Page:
Plot Farm boy Jack (Hoult) follows disenchanted princess Isabelle (Tomlinson) up a magic beanstalk, hoping to save her from the nasty giants who, legend says, live in a world beyond the clouds. Jack is accompanied by some of the king’s men, one of whom has hatched a treacherous plan to bring giants down to Earth — literally.
Once upon a time, Hollywood decided that Greek myths and Grimm folk tales, being out of copyright and widely known, would make ideal source material for big-budget films, full of heroic teens and 3D razzle-dazzle. Aim light-ish, as in Mirror Mirror and Oz The Great And Powerful, and you might entice the Alice In Wonderland crowd; go toward the dark side (Snow White & The Huntsman, Hansel & Gretel: Witch Hunters), and you might just get the Twihards. Now, Bryan Singer has thrown his Bad Hat Harry Productions into the ring, grinding elements of Arthurian, Viking and other popular versions of the ‘Jack The Giant Killer’ (the film’s original title) and ‘Jack And The Beanstalk’ tales into a galumphing 3D adventure, which eschews cynical, samizdat demographic engineering in favour of rollicking adventure. But then, so did Jabberwocky.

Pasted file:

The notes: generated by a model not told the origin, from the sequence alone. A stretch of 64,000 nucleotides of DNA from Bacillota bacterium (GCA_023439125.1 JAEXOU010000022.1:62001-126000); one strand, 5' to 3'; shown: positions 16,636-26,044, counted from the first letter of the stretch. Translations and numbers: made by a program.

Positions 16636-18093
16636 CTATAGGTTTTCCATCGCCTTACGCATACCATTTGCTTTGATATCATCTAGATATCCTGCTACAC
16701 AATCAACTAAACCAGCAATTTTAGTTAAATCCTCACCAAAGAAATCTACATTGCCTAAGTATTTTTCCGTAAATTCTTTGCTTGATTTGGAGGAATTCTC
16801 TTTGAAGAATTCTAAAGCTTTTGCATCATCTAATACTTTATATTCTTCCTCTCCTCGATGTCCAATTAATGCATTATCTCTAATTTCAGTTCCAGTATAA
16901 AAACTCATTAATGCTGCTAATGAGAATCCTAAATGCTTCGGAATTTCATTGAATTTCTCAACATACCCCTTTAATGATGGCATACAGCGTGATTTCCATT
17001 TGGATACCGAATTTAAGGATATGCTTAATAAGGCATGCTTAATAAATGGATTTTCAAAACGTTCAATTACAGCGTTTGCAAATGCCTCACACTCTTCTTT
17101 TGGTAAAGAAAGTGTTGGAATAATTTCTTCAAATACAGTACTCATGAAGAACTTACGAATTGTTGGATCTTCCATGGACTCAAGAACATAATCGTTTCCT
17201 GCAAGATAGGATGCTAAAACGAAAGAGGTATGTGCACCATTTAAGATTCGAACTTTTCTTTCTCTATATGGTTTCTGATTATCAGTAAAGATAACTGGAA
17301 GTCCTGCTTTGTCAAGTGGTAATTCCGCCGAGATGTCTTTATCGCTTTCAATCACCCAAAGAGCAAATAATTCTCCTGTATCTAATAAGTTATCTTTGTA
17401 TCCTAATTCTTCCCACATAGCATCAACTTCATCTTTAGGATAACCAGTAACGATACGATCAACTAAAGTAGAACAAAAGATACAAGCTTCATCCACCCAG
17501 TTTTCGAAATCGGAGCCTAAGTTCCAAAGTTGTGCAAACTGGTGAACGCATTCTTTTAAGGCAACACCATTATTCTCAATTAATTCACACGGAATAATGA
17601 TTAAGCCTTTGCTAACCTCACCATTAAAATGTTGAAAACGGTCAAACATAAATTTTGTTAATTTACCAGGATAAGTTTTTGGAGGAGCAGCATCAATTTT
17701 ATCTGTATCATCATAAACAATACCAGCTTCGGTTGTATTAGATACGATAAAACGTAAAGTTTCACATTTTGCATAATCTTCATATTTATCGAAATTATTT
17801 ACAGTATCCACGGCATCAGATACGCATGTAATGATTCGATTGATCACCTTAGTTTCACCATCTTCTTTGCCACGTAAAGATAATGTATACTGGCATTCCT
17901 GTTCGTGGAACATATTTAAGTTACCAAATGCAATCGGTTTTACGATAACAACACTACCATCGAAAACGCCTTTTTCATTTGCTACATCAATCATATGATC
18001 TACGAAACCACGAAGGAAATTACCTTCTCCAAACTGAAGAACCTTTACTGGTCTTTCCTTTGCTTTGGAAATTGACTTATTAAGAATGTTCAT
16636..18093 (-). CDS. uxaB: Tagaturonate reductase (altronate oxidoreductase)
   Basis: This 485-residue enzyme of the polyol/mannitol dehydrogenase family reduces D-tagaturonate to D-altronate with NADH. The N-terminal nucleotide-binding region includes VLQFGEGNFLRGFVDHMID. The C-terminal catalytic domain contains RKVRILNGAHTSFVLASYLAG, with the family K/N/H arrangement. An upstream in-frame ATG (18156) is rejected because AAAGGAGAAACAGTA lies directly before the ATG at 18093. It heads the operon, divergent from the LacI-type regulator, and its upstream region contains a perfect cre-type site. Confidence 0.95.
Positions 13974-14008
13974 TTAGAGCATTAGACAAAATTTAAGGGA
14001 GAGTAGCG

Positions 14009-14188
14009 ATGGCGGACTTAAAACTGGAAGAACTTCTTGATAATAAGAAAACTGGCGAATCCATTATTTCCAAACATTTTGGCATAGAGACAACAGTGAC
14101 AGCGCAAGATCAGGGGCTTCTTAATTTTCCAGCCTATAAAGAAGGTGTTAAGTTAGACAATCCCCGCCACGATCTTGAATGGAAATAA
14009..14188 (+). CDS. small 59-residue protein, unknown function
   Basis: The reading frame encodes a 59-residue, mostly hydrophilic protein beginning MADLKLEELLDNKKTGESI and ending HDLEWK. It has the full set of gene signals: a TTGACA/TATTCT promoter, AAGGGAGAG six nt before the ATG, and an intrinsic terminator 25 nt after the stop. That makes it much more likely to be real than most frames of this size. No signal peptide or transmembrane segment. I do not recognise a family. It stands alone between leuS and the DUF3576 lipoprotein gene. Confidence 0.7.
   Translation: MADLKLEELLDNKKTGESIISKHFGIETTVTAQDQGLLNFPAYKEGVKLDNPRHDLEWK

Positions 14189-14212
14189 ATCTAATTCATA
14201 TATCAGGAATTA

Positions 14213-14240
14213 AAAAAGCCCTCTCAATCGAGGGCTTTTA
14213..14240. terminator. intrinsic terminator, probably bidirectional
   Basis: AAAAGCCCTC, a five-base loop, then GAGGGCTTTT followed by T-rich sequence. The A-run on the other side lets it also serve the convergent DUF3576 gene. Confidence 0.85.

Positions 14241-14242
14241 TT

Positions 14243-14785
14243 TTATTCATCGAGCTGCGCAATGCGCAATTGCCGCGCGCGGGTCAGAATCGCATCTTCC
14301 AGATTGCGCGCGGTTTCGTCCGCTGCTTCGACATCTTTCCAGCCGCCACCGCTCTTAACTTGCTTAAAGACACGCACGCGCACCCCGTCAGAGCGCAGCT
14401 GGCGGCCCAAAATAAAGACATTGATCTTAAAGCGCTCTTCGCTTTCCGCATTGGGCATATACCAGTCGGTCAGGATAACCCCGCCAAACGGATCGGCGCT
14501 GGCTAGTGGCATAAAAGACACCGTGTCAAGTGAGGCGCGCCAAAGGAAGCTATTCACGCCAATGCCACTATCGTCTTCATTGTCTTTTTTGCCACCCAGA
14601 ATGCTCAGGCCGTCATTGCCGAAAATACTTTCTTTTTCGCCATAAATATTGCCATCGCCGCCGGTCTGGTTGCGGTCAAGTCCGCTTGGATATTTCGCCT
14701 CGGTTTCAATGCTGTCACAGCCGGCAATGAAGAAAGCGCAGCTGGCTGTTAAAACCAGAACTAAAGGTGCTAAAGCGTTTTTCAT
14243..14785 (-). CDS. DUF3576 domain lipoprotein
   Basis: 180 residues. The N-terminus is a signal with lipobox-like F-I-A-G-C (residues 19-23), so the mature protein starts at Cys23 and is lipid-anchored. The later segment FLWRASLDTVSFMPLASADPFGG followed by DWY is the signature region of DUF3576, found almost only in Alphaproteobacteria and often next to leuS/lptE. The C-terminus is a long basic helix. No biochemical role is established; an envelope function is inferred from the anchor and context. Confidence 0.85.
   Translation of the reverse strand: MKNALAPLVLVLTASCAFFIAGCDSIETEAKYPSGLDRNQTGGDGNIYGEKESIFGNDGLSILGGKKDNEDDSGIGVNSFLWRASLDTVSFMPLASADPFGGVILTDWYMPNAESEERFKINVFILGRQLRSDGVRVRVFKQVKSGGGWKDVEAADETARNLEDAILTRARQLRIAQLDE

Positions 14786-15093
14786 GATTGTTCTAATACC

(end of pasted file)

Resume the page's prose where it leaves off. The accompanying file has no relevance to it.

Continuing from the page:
The opening scenes strike an uncertain tone, using deliberately unfinished computer animation to describe, in bedtime story form, the time when giants roamed the Earth, connected to their lofty homeland by humongous beanstalks, until Erik The Great (or ‘Erik The Terrible’, as the giants know him) severed the link, banishing them to legend. Given that the film was pushed back nine months to allow more time for special effects work, this deliberately dodgy sequence does not bode well for the rest of the movie. Neither does the fudged storytelling of the establishing scenes, in which Jack (Nicholas Hoult) and Isabelle (Eleanor Tomlinson) meet at the market, where Jack trades his horse for some ‘magic’ beans which, he is told, Gremlins-style, not to get wet. Alas, the sudden rainstorm that causes the princess (conveniently) to take shelter at Jack’s place also works its magic on the beans, carrying Isabelle to the land of the giants.
Answering the hero’s call to action, Jack heads up the beanstalk to save his beloved, accompanied by the king’s champion (a dashing Ewan McGregor, enjoying himself enormously) and Isabelle’s slippery betrothed (Stanley Tucci). This treacherous climb is, ironically, where the film finds its footing, mixing comedy and action with a confidence the set-up sorely lacks. It is here that we meet the giants themselves (including their leader, a two-headed monstrosity mo-capped and voiced by Bill Nighy), rendered in the not-quite-real CG style of the creatures from I Am Legend, giving some of their sequences the feel of the narrative bits from a videogame. Luckily, the Big Unfriendly Giants are a hoot, individually characterised like big bad versions of The Hobbit’s dwarves, so that even when they don’t blend well with the live action footage, they’re enormous fun.